Yesterday I posted my HEAD Radical Pro 2021 Review (first impressions) on my YouTube channel. If you don’t subscribe, please consider it!
You can also find the video in the post below. I will publish a full-scale review of the both the HEAD Radical Pro 2021 and HEAD Radical MP 2021, but it will be a little later on. I usually want a little more time with the racquets before I can give a more detailed opinion about them.
The HEAD Radical Pro 2021 has a new beam design and a new mold. It’s thinner, feels softer and flexes more than the HEAD Graphene 360 Radical Pro that I review here. I did enjoy the great control of the predecessor but feel more connected to the ball with his racquet. I also feel like I get a little bit more pace and spin with this one, it just feels slightly livelier and more forgiving.
HEAD Radical Pro 2021 Review
The paint job for the new Radical Pro has not yet been revealed, nor the specs. The mold is new and the beam slightly thinner, that is clear. My unstrung specs were: 314.7g, 292.5 SW and 31 cm balance. With overgrip and Lynx Tour Orange 1.25 strings, I measured it at 337g, 328.5 SW, and 32 cm balance. A spec that is right in my wheelhouse. I have been looking back at the racquets I have played my best tennis with and they have all been around 340-350g, 31.5-32 cm and 325-335 SW strung. That’s the range where I’m most comfortable and the Radical slots right in.
I felt like the racquet swings fast and feels lighter than its weight. Perhaps thanks to the new beam design. This is definitely a faster racquet than the HEAD Gravity Pro and plays more like a slightly more spin-friendly and faster HEAD Prestige MP.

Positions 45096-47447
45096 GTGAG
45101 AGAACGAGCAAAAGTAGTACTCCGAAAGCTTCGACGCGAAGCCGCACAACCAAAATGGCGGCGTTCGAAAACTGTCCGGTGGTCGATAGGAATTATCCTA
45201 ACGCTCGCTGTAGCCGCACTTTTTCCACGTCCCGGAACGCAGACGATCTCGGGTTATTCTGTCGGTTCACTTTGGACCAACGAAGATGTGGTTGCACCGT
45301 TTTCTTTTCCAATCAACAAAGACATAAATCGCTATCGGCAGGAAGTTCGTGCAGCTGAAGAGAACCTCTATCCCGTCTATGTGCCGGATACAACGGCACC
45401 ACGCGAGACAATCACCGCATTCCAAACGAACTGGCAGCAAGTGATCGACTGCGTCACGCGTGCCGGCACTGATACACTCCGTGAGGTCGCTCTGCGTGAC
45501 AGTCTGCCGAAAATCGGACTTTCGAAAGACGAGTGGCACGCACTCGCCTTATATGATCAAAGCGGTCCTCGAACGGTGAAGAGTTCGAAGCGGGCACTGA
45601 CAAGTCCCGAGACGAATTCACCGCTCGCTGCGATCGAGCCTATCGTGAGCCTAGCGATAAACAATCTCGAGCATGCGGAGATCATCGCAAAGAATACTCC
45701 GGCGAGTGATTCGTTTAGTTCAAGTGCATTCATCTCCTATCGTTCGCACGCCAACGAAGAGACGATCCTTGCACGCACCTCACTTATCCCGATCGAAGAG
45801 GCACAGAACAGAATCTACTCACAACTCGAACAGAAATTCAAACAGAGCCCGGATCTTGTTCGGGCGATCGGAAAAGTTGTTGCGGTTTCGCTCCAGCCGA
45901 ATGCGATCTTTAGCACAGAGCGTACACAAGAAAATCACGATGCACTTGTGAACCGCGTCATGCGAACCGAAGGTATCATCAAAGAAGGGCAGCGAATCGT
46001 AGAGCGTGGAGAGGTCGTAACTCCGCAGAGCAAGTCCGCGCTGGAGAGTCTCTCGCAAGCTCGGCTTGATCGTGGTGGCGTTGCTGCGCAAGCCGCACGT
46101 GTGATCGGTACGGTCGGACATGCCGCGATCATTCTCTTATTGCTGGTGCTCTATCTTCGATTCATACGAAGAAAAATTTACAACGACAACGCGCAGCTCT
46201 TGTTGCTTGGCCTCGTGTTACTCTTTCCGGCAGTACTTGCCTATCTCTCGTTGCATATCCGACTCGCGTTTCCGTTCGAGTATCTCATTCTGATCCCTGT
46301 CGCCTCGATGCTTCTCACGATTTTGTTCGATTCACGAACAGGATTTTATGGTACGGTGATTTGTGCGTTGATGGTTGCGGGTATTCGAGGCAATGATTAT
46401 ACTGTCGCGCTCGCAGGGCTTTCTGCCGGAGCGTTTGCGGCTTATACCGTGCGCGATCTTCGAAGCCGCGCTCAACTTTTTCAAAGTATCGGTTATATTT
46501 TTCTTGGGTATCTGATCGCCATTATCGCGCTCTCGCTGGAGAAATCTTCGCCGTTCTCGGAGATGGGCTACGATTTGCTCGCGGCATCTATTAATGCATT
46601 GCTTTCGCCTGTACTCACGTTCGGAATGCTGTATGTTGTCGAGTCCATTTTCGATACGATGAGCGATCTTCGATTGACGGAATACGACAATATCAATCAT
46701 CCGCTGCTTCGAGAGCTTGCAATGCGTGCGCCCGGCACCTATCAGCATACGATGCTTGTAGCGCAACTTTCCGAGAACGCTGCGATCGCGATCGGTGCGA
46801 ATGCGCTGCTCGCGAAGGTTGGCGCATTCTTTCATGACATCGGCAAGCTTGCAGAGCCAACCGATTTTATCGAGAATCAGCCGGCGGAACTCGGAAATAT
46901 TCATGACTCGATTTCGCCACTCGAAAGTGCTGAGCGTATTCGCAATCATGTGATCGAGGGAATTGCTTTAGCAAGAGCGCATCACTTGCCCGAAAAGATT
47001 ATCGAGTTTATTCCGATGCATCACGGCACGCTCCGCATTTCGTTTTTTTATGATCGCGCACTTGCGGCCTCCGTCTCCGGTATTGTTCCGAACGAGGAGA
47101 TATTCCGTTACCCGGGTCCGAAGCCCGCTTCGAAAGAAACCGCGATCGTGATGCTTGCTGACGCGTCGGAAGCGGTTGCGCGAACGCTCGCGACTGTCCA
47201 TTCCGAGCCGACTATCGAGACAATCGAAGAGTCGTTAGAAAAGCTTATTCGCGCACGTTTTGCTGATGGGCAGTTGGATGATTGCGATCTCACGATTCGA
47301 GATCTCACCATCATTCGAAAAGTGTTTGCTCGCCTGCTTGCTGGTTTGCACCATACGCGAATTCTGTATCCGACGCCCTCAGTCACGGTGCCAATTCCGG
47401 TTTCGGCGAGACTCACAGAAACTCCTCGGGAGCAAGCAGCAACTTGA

The idea with the new Radical’s is to make a “people’s racquet” that works for a variety of styles and suits all-court players. It’s quite similar in the category of a Wilson Blade for example, for players who like to be creative and use the court like a canvas (that sounds a bit pretentious but you know what I mean).
How does it play?
The Radical Pro is not the easiest racquet to use. The sweet spot is pretty small and the racquet is definitely made for more advanced players. On days where I feel and play great the racquet accentuates my strengths and allows me to play “freely”, but on days where am I slow on my feet and not “on my game”, it punishes me.
I do really like it though. For an advanced player racquet, it’s pretty user-friendly and I approve of the 16×19 pattern that is tight, but still allows me to get more lift on my ball than for example the Heysil Tour 98 that I am using frequently right now. The power level is pretty low, similar to the latest Blade, so you need a full swing to get good depth on your strokes.
The grip shape is, like all recent HEAD racquets except the HEAD Pro Tour 2.0, a more rounded TK82S pallet (similar to Wilson). If you love the more rectangular HEAD TK82 pallet or the older TK57/76 pallet, you can always switch the pallet later on.
Does it make the cut?
I really enjoy the new Radical Pro and it could very likely make it onto my MRR-list (match-ready-racquet list) – more about that on my Patreon page. It definitely feels ready to be used in a tournament – no customization needed. If you are looking for a racquet with some free power and a large sweet spot, I think the Radical might be too low-powered and difficult to use. But if you love the Radical line of racquets and look for a modern take on the control racquet, the new Radicals could be the racquets for you.
Have you tried the new Radicals?